Hi there everyone, I’ve had a tough couple of weeks, preparing for a couple of training sessions and a technical demonstration, trying to think of ways to increase customer engagement and having severe impostor syndrome. If you don’t know what impostor syndrome is its when you are in a position but you think that they must have made a mistake choosing you, no matter how good you are at your job you always find ways to doubt yourself.
It made me think back through my life since leaving school, now this was a long trip, its been over 20 years since I walked the corridors of my high school. When I started my first “real” job, 40 hours per week as an engineering apprentice, there was a level. I was bottom of the food chain, I made 7-10 brews (cups of tea/coffee) an hour and I stood with a skilled guy being shown the ropes for about 6 weeks. This was the time that they thought I’d learned enough to be given a lump of steel and a file. I was then told I had to make a 1/2″ or 12mm spanner. They showed me what one looked like, then told me I had to make the same thing using nothing but a vice and a bastard file.
That was a week of hard work, people walking past me telling me what I was doing wrong, me fixing it, only to be told the next time someone walked past that I was even more wrong than I was before. I finished that spanner and i was so proud, it looked almost like it had been purchased, but when my training officer looked at it he knew it wasn’t right. This guy came over, looked at my spanner from about a meter away told me to scrap it and started to walk away. I was furious, “what’s wrong with it? Your taking the piss now, you’ve not even looked at it” his answer was simple, go get a 1/2″ and a 12mm bolt, then try to put them into that fixture. I was feeling pretty sure of myself, bolts were found and I started tightening the bolts in the fixture, sure enough before the bolts had locked out at the head, the spanner started slipping, on both bolts. How did he know, from that distance away? Years of experience that’s how, he could tell if a part was going to work/fit just by looking at it because it was just natural to him to strive for perfection. I always use that example as a yard stick, am I as good as Nigel, can I spot the issues from a meter away without taking a serious look at it. If I can I’m an expert.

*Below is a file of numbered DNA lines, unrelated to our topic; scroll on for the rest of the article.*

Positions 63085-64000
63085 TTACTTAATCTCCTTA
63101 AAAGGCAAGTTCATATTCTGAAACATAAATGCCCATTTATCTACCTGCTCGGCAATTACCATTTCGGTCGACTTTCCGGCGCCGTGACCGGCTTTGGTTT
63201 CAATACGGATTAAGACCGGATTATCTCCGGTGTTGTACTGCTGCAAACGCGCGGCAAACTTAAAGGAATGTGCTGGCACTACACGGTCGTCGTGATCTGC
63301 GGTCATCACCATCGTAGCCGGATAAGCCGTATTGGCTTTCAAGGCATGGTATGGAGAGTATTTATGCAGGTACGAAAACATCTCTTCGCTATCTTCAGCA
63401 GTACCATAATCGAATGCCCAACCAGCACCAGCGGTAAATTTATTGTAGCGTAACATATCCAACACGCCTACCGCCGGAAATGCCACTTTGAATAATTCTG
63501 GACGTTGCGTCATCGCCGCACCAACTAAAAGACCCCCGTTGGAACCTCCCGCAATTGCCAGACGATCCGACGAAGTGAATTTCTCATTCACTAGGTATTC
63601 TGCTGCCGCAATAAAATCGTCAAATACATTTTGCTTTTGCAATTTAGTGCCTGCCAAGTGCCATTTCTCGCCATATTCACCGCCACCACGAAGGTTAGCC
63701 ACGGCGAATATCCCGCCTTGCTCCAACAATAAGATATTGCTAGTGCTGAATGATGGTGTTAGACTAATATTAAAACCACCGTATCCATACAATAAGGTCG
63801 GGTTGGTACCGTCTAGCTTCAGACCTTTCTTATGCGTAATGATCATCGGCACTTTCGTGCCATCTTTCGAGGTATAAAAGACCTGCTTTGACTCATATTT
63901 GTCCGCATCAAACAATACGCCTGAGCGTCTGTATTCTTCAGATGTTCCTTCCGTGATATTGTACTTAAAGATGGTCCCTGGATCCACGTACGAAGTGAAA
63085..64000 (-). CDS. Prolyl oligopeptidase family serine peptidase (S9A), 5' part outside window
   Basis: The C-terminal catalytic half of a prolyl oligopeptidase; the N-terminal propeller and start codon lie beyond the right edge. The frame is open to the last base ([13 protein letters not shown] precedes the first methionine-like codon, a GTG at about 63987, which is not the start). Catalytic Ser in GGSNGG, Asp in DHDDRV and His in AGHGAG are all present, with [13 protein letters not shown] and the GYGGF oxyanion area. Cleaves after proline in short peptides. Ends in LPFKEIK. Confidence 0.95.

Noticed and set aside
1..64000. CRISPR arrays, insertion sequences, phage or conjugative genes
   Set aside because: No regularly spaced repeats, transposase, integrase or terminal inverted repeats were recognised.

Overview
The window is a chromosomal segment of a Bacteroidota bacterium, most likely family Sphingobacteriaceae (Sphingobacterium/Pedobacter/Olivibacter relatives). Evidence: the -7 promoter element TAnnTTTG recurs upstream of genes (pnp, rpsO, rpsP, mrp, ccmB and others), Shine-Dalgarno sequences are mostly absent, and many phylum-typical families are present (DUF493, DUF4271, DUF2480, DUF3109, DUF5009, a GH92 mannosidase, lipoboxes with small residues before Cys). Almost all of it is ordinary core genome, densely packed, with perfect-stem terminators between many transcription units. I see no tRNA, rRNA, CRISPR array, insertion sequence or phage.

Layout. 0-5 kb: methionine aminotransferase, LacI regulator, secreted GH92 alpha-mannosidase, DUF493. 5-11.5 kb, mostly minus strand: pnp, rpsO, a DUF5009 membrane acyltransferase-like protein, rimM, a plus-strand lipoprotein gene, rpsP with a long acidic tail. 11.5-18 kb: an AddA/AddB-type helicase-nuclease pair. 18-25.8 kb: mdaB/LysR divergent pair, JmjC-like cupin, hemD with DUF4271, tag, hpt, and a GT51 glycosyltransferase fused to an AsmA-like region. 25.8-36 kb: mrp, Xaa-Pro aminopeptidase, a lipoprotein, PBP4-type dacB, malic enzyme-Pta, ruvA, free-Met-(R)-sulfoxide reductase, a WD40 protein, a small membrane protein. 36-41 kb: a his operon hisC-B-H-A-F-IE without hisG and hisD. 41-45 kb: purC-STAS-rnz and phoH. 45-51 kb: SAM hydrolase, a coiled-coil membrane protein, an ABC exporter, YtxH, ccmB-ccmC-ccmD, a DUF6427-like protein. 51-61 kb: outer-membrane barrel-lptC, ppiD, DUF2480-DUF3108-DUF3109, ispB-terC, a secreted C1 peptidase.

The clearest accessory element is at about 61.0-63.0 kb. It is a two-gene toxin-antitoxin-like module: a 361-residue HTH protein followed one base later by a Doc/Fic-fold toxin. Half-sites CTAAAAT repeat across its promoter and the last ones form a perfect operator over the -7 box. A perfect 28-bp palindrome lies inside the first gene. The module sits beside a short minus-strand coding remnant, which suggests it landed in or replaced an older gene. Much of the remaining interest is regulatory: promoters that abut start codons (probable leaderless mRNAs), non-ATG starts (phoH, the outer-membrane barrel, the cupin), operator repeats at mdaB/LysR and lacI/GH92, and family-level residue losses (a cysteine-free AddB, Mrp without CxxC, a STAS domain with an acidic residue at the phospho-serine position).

Here is how my training went for the next 4 years – get given work, I do it, its ok but not perfect, here’s some notes on what you’ve done wrong, scrap it and start again from scratch.
When I started doing technical drawings one of the tasks was writing the alphabet and numbers 0-9 on an A0 sheet of paper, 3mm alphabet 0-9, 3.5mm alphabet 0-9, 4mm……..ok you get the picture, once I had completed the sheet someone would inspect my work, if they spotted one thing wrong, I’d have to rub it out and start again. Not erase the bit I’d done wrong and not a new sheet of paper, erase a full sheet of work, and start again. If there was an issue with the next one rub it out and start again until I’d almost rubbed through the paper on the drawing board before I’d finally completed it. It took about 3 weeks, but it never happened again. The next thing was drawing borders, same thing, drilled and drilled to perfection then move onto the next thing. Eventually I was the one inspecting the next guys work and I felt like I’d achieved something, I was now the one finding the smallest issue pushing someone to be better than they were the day before. Almost every engineer went through this process back in 1996 and before. I don’t know what its like now, in fact I’m planning on interviewing a new apprentice on the current process and finding out if its got better or worse. That should be fun.
I just remember that I was amazing, at 16 years old, no matter what I was doing. I had a job at a bakery, amazing, whilst working at a night club, amazing, full time apprentice engineer, amazing, basketball, I’m bloody amazing. The confidence of youth pushes you to be brilliant at everything you do, no matter how experienced you are. The fear of failure didn’t exist for me back then, I remember it was a great place to be. Look at me I was super amazing back then. 😂
So how do I get that confidence back, the same way I got it in the first place, work hard, get feedback, scrap it then do it again better. I’m going to document my progress and the progress of others and keep you updated. Wish me luck.
You can also find me on Twitter @LeanintoDesign sharing my quick random musings. Like, share and comment for instant communication and thanks.